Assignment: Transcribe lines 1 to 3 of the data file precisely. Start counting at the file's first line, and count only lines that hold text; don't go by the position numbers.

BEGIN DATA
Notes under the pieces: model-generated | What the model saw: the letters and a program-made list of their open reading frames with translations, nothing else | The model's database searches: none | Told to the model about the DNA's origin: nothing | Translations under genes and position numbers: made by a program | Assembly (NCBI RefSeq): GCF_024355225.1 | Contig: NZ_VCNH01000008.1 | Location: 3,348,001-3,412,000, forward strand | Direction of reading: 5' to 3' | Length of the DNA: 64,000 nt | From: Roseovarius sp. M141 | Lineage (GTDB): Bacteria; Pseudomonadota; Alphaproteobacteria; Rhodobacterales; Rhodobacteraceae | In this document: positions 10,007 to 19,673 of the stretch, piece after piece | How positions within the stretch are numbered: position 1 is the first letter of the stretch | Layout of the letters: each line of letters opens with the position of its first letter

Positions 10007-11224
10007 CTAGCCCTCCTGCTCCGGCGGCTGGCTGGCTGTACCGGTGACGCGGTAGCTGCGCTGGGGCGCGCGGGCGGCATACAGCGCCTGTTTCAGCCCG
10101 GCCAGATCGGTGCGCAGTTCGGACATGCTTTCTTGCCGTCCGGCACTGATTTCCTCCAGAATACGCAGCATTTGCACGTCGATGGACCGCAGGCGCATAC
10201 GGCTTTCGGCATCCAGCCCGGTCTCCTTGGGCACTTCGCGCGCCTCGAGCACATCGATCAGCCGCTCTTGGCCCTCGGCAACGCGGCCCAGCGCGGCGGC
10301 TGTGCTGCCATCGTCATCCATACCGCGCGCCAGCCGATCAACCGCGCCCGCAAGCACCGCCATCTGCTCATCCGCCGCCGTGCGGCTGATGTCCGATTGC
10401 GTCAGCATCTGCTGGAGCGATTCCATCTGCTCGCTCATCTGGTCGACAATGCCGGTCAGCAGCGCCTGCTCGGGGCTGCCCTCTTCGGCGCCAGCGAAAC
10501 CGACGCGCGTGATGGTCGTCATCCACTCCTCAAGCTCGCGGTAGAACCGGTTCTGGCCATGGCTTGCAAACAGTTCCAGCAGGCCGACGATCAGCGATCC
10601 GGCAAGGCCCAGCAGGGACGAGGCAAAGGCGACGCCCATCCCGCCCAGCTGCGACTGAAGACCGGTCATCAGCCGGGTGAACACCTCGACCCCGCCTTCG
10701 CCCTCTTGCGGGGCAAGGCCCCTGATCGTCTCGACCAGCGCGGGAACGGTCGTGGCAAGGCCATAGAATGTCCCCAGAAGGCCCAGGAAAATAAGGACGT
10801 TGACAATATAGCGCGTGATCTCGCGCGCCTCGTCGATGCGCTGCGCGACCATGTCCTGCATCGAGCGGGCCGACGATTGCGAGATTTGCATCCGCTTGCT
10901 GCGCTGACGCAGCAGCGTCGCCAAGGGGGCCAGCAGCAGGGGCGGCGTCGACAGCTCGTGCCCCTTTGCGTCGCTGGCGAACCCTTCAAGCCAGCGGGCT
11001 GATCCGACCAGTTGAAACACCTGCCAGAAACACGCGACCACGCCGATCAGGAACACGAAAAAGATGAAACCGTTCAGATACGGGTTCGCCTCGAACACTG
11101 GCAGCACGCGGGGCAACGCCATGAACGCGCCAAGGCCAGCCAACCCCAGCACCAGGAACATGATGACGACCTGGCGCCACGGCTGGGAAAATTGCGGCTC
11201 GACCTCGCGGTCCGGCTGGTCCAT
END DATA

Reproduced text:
Notes under the pieces: model-generated | What the model saw: the letters and a program-made list of their open reading frames with translations, nothing else | The model's database searches: none | Told to the model about the DNA's origin: nothing | Translations under genes and position numbers: made by a program | Assembly (NCBI RefSeq): GCF_024355225.1 | Contig: NZ_VCNH01000008.1 | Location: 3,348,001-3,412,000, forward strand | Direction of reading: 5' to 3' | Length of the DNA: 64,000 nt | From: Roseovarius sp. M141 | Lineage (GTDB): Bacteria; Pseudomonadota; Alphaproteobacteria; Rhodobacterales; Rhodobacteraceae | In this document: positions 10,007 to 19,673 of the stretch, piece after piece | How positions within the stretch are numbered: position 1 is the first letter of the stretch | Layout of the letters: each line of letters opens with the position of its first letter

Positions 10007-11224
10007 CTAGCCCTCCTGCTCCGGCGGCTGGCTGGCTGTACCGGTGACGCGGTAGCTGCGCTGGGGCGCGCGGGCGGCATACAGCGCCTGTTTCAGCCCG